“President Muhammadu Buhari and the King of Morocco are very attached to it (Nigeria-Morocco pipeline) and we think that we are going to bring it to an advanced stage,” said Nigerian Minister of Oil Timipre Sylva.
In line with the meeting between King Mohammed VI and the President of Nigeria Muhammadu Buhari last January, in which they marked their common determination to pursue and materialize, as soon as possible, the strategic projects between the two countries, particularly Nigeria-Morocco pipeline, the young Nigerian Minister of Oil, Timipre Sylva, told The EastAfrican that his country “is building its share”.
While hoping “to extend the pipeline to Senegal and Morocco and subsequently to other North African countries”, he stressed that “Morocco shares borders with Europe. Thus, once we arrive in Morocco, we will be able to connect to their pipeline system and deliver our gas directly to Europe via pipelines ”.
Buhari considers the pipeline to be very “expensive”
In Nigeria, officials say President Buhari considers the pipeline very “expensive” to him. Femi Adesina, her media and advertising advisor, said Buhari wanted the project to succeed.
“We pledged to the nation that we will expand the essential gas infrastructure to promote the use of gas in the domestic market,” he said during the inauguration of the pipeline known as the AKK pipeline (Ajaokuta -Kaduna-Kano Editor’s note) of 614 km intended for domestic use, last week.
“These projects are fundamental in our desire to industrialize and boost the entrepreneurial spirit that is still present in our population,” said Buhari.
Ranking among the top 10 gas producing countries in the world with more than 600 trillion cubic feet, Nigeria has launched what it called the first phase of its pipeline project which targets trans-Saharan and European markets.
The construction of the AKK gas pipeline is part of the West African pipeline already in place, carrying gas from Nigeria to the Republic of Benin, Togo and Ghana. The last round of the AKK project would extend it to the Sahel and to Algeria, Morocco and Europe.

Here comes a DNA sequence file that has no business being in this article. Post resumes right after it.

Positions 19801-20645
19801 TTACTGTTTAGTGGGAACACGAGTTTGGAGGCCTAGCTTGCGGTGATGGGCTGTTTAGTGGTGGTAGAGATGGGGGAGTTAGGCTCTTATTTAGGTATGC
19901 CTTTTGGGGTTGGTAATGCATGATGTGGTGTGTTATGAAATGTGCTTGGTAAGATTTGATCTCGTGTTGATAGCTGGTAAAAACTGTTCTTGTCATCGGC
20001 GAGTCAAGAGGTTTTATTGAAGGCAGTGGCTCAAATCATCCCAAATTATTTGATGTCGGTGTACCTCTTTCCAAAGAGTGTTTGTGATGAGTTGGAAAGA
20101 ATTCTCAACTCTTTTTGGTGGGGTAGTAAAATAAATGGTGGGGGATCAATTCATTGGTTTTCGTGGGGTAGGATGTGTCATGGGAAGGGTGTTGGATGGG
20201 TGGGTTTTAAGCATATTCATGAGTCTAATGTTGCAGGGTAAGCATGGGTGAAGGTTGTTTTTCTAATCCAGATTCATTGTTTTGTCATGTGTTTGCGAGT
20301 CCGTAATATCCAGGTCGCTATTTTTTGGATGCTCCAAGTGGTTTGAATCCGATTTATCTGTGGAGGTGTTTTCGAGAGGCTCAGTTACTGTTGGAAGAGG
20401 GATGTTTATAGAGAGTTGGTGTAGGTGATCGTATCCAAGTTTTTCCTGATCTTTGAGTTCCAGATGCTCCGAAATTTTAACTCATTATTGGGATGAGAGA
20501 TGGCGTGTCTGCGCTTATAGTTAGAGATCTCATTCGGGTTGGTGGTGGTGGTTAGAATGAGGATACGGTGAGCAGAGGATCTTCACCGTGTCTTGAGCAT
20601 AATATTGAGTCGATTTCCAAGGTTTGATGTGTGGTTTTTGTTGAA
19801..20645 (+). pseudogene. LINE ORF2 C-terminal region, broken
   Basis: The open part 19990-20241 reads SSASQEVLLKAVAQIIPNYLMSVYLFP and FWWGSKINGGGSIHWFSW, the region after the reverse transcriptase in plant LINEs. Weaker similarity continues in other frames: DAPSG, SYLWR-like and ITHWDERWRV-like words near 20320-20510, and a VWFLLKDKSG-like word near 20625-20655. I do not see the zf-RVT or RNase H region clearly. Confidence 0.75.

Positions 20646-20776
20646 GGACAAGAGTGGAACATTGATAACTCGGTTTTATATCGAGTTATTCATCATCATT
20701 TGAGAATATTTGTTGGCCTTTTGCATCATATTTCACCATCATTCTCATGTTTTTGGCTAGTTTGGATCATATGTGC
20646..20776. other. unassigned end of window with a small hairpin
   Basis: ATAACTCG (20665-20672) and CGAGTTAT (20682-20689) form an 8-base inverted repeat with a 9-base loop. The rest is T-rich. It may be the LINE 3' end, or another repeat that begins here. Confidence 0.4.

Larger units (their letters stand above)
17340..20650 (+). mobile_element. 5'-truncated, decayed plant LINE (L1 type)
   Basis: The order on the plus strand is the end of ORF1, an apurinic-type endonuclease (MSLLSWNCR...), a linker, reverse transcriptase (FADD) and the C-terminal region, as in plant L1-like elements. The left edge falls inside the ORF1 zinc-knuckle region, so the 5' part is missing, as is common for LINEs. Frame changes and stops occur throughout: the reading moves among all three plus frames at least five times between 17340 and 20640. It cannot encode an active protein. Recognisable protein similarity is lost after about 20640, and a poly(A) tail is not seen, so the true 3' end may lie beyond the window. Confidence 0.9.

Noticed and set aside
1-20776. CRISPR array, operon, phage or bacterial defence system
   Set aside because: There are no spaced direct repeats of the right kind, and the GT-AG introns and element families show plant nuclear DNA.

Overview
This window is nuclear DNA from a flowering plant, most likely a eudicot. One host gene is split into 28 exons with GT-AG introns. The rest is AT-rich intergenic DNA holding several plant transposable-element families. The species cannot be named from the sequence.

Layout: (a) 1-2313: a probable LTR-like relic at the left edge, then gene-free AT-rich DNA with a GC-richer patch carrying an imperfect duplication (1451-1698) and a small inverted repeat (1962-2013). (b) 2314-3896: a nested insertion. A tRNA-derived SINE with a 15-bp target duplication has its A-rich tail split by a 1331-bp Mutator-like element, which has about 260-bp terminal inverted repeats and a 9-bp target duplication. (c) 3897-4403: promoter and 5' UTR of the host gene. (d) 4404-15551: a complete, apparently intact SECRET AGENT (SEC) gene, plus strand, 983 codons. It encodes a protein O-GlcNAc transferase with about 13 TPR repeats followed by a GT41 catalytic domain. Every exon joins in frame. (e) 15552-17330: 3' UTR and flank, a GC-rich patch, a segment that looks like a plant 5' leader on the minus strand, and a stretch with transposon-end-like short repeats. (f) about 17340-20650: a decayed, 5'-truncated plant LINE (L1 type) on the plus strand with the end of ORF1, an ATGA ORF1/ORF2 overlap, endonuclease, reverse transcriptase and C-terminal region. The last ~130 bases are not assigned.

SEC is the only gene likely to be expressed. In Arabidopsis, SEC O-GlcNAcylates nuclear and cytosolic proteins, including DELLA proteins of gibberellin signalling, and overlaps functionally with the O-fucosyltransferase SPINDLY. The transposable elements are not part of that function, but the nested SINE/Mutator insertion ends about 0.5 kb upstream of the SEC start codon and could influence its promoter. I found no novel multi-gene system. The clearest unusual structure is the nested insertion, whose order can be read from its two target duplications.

The $ 2.89 billion project would take place in three phases, under a public-private construction and transfer partnership model.
But, the project faces a funding problem. Nigerians fear the project’s celebration will be short-lived, as reports indicate that it encountered funding bottlenecks in July due to the delay in securing funding from China despite the commitment of the Nigeria to the tune of $ 475 million as matching funding.
Some Nigerian officials have said they are still negotiating with China, although the Nigerian state-owned petroleum company (NNPC) has said it is exploring alternative financiers like Plan B.
Nigeria’s foreign debt is about 10 percent to the Chinese. It owes some $ 32.88 billion to external lenders, according to the debt management official. Exim Bank of China owes $ 3.4 billion.
Cui Jianchun, Chinese ambassador to Nigeria, on July 22 dismissed claims that the loans were abusive, saying the two countries could benefit.
“It makes sense that when you lend money to a friend or business partner, you also think about how to get the value of the money back,” Cui said.
Nigerian Gas Company, a subsidiary of the project facilitator, Nigeria National Petroleum Corporation, will provide equity financing worth $ 434 million, reports Kenyan newspaper The EastAfrican.